I'm Pregnant: Can I Get a Massage?
From the Desk of Nicole A. Trincia, LNCMT... Pregnancy massage (prenatal and post-natal) can be a wonderful treatment to ease the emotional stress and physical discomforts during pregnancy and expedite the body's healing after pregnancy. The benefits of pregnancy massage include:
- Reduced anxiety and depression - Increased production of serotonin and dopamine (resulting in improved mood) - Reduced swelling - Improved circulation and cardiovascular health - Relief to strained muscles and joints resulting from the weight of baby and shift in center of gravity - Better sleep - Reduced labor stress for mom and baby - Improved health of baby (American Pregnancy Association)
Pregnancy massage can be enjoyed throughout the term of pregnancy as long as you are in good health and there are no complications with your pregnancy. You should confirm with your prenatal care physician before scheduling a massage. There are precautions you should consider depending on your specific health and stage of pregnancy. Abdominal massage should be avoided during the first trimester of pregnancy. You may still be able to lie on your stomach at this time, as long it is comfortable for you. During your second and third trimesters you should be supported by pillows and or cushions, either in a side lying position (off the right hip and vena cava), or even more comfortable for many is lying face down on a pillow cushion system or comparable pillow arrangement. Yes, it's okay to lie on your stomach with proper support, as long as no pressure is being put on your abdomen. Using a table with a hole where the abdomen hangs is not advisable, as it creates too much pressure on the lower back and may cause strain on uterine ligaments. Key pressure points should be taken into consideration, depending on where you are at in your pregnancy. For example, just above and below the inner ankle bones, at the webbing between the thumb and index finger, and around the wrists should be avoided during first and second trimesters, but may be worked gently to encourage labor if you're close or past your due date, and your prenatal physician has recommended it. Swedish massage is appropriate during pregnancy, with no deep work, particularly to the inner thighs and calves.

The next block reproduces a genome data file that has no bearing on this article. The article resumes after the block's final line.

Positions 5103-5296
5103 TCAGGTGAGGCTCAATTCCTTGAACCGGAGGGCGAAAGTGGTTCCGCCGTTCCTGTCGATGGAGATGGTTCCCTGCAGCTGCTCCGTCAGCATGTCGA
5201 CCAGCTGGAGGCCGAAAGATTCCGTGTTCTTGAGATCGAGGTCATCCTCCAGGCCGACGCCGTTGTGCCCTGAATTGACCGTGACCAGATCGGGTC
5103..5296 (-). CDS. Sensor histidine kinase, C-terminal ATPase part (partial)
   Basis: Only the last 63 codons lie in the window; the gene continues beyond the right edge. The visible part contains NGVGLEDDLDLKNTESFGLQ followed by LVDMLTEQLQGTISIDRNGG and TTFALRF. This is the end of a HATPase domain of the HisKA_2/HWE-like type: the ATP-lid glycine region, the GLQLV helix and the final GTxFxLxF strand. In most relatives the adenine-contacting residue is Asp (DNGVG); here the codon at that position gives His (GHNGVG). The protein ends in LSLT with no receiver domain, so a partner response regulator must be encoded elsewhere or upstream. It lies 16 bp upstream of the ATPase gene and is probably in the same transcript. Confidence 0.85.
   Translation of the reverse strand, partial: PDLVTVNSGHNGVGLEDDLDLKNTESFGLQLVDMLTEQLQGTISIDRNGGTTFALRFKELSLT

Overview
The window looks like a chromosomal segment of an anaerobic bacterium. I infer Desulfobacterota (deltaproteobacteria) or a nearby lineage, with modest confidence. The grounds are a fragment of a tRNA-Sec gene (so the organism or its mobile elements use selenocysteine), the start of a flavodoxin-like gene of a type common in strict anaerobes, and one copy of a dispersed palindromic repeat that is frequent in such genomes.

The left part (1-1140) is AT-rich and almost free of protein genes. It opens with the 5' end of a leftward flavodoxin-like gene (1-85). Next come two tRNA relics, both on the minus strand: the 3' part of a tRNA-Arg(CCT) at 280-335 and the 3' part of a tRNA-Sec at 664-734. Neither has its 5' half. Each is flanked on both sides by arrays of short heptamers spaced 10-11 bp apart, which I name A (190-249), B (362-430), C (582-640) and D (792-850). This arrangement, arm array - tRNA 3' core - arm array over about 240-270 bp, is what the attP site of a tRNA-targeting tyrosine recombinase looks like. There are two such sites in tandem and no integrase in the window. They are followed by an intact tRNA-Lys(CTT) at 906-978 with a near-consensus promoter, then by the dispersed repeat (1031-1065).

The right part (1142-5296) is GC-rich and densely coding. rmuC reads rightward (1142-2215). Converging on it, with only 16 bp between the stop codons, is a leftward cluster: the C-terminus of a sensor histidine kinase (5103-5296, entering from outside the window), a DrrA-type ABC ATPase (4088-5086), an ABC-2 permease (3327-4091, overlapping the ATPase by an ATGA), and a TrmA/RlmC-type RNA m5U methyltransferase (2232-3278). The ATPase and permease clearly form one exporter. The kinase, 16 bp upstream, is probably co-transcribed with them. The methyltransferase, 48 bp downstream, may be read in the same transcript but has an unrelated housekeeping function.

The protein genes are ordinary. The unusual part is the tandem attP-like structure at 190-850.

Pregnancy massage can be a very beneficial component of your prenatal care routine in both easing the discomforts of pregnancy and improving the overall health for both mom and baby. Working with a massage therapist who is trained in pregnancy massage, along with the guidance of your prenatal physician, and keeping good communication throughout the progress of your pregnancy is key to the success of pregnancy massage.
Nicole Trincia, LMT
Licensed Massage Therapist
Nicole Trincia is a Massachusetts Licensed and Nationally Certified Massage Therapist who has been practicing in the Greater Boston area for over eleven years. She graduated from Healing Touch Institute in 2000, with certification in Holistic Massage Therapy. Her training includes Swedish, Esalen, Neuromuscular, Myofascial, Sports and Pregnancy Massage as well as Polarity, Aromatherapy, and yoga. As a member of the Associated Bodywork and Massage Professionals (ABMP), Nicole has expanded her massage into an integrative style, customized to the unique needs of her clients. She incorporates Cranio Sacral, Thai Massage, Hot Stone, assisted stretching, and Feldenkrais techniques. In 2010, she successfully completed the First Degree of the Usui System of Reiki Healing. Over the years of working in integrated wellness centers, spas and in private practice, Nicole has guided clients with intuition and compassion, out of restriction and pain, into more physically and emotionally productive living. Her clients range from professional athletes, musicians, children, the elderly, and those with repetitive stress injuries, systemic illness, special needs, and emotional stress. Having earned a B.A. in Psychology from Wheaton College and a M.A. in Education from Lesley University, Nicole is personally fascinated with the mind-body connection. She is committed to identifying stress patterns and educating her clients on proper body mechanics, work habits, diet and exercise. Nicole has been practicing Forrest Yoga for eleven years and has studied Macrobiotics. She has played various sports since childhood, and has overcome repetitive stress injuries through the use of massage, yoga, and other integrated therapies without surgery. She delights in sharing what she has learned through massage and overall mind-body awareness with her clients, so that they may live a more balanced, vivacious, and joyful life!